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Releasing 750 million mosquitoes in America to combat Aedes aegypti

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Local authorities approved a plan to release more than 750 million genetically modified mosquitoes in the Florida Keys archipelago in America between 2021 and 2022, with the objection of many local residents and the coalition of environmental defense groups.

“After giving the required final permission, what could go wrong? We don’t know because the Environmental Protection Agency has unlawfully refused serious environmental risk analysis? Now, without further review of the risks, the experiment can continue. ”

After being approved by the Environmental Protection Agency in May, the pilot project was designed to test whether the transgenic mosquito was a viable alternative to spraying pesticides to control Aedes aegypti. It is a mosquito that carries many deadly diseases, such as Zika, dengue fever, chikungunya, and yellow fever.

A long battle in Florida.

And in June, Florida issued a pilot use permit after seven government agencies unanimously approved the project. But it took more than a decade to get that approval.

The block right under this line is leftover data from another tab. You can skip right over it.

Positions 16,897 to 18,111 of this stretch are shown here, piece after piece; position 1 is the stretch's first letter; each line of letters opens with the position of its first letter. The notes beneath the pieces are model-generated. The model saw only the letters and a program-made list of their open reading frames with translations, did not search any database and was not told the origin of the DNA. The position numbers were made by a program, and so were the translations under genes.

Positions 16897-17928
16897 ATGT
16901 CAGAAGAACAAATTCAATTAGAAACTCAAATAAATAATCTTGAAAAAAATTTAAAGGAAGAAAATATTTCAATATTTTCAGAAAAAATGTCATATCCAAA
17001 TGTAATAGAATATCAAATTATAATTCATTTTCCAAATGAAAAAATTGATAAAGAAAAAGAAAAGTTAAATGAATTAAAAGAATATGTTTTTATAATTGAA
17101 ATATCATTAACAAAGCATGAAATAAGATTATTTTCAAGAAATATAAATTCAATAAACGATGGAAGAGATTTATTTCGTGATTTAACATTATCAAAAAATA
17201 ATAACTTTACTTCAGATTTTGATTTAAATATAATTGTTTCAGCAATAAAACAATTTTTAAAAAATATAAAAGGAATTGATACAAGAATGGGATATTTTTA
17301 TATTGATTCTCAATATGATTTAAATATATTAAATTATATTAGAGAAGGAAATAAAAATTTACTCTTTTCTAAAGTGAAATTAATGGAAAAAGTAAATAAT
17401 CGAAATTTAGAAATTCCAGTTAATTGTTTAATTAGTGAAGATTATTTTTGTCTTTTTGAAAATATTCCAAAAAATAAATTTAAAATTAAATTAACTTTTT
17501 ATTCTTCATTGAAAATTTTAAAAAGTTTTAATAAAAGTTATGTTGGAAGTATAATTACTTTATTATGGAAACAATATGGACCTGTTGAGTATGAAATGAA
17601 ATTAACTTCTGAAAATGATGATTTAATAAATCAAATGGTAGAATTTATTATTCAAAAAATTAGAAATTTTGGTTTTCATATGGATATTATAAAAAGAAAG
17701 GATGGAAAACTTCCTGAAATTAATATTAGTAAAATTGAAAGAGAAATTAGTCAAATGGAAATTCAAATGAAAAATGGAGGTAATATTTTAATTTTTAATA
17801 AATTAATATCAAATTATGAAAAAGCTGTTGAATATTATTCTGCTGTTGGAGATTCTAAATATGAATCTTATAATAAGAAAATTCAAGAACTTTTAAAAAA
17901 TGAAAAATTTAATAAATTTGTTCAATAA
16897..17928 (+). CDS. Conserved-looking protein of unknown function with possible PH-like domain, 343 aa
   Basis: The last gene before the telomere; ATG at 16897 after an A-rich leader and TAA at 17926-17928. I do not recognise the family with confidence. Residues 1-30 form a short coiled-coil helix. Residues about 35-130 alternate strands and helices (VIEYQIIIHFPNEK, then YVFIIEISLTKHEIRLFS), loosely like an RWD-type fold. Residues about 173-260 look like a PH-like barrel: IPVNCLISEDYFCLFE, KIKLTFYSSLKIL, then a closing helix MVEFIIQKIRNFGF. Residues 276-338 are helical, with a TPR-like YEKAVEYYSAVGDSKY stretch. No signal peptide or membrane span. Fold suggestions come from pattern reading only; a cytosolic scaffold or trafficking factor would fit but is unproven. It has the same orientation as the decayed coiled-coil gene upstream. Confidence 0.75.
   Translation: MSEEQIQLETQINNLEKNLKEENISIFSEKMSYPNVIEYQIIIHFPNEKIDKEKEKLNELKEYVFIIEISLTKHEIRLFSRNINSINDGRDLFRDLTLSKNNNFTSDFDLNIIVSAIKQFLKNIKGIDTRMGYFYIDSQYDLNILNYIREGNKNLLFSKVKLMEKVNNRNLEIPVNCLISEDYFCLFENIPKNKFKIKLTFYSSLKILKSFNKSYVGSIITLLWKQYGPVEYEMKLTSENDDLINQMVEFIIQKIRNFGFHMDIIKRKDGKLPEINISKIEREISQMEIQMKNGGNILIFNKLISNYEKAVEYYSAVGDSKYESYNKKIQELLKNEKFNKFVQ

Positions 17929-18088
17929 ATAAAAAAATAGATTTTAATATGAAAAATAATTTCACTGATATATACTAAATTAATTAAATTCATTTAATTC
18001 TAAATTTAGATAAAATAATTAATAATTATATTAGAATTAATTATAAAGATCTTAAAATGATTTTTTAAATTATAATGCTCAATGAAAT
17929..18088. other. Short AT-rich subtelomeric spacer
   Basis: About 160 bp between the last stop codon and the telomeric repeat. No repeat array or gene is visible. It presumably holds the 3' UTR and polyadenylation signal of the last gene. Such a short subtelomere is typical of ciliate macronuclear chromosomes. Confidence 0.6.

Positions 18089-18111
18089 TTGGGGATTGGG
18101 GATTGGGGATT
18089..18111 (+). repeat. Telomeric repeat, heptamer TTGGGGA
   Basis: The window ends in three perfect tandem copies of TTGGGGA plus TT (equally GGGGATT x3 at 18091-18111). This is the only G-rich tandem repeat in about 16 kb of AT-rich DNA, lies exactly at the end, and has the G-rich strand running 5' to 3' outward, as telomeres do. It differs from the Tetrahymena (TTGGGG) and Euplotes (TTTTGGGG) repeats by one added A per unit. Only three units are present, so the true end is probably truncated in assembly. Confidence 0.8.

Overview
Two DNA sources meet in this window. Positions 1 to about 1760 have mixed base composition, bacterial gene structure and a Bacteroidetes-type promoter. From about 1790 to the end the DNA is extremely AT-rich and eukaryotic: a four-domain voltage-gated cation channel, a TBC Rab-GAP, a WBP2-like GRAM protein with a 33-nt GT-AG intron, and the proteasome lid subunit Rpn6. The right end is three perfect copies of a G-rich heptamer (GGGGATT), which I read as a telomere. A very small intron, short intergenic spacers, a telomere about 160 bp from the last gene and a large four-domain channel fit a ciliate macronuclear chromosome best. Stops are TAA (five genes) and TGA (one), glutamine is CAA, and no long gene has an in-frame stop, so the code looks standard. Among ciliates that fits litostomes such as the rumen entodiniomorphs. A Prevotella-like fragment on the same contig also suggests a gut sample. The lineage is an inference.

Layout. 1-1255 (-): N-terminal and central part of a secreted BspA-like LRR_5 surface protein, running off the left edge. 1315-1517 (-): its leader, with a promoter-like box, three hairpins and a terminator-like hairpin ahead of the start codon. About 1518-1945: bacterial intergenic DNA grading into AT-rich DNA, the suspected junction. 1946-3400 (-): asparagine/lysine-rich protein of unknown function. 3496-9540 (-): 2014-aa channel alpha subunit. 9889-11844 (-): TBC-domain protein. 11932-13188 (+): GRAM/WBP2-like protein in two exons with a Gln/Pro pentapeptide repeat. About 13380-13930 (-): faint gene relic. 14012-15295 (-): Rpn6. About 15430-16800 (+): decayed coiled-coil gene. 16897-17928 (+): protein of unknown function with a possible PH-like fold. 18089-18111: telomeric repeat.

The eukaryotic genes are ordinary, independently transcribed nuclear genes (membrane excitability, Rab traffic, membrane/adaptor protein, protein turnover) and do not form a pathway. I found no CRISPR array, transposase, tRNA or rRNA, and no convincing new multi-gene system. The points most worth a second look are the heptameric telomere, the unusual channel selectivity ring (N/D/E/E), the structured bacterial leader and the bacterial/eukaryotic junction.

In 2009 and 2010, an outbreak of local dengue fever spread by Aedes aegypti caused the Florida Keys to control mosquitoes. However, local control efforts to contain Aedes aegypti with larvicides and pesticides have been largely ineffective.

The process was also costly, and although Aedes aegypti represents only 1% of the mosquito population, more than $ 1 million annually is allocated to its control.

In 2012, the county called Oxitec for help. The company developed a male mosquito named “OX513A”, which is programmed to die before adulthood unless grown in water containing the antibiotic tetracycline.

Batches of sterilized “OX513A” will be allowed to live and mate with females.

As word spread in the Florida Keys that the mosquito was on its way, the public reaction was swift: More than 242,000 people signed the “Change.org” petition against the proposal.

The Environmental Protection Agency has spent years investigating mosquitoes’ impact on both human health and the environment. However, in the midst of the evaluation, Oxitec developed a second-generation “Friendly Mosquito” technology and withdrew the first application.

The new male mosquito, OX5034, is programmed to kill only female mosquitoes, with the males surviving for several generations and passing on the modified genes to the males.

The EPA permit requires Oxitec to notify officials 72 hours before the mosquitoes are released and conduct continuous testing for at least 10 weeks to ensure that the female mosquitoes do not reach adulthood.

However, environmental groups are concerned that the spread of genetically modified male genes in the wild could harm the species of birds, insects, and mammals that feed on mosquitoes.

“The release of genetically modified mosquitoes will unnecessarily expose Florida’s residents, the environment and endangered species in the midst of the pandemic,” Dana Perls, director of the Food and Technology Program at “Friends of the Earth,” said in a statement.

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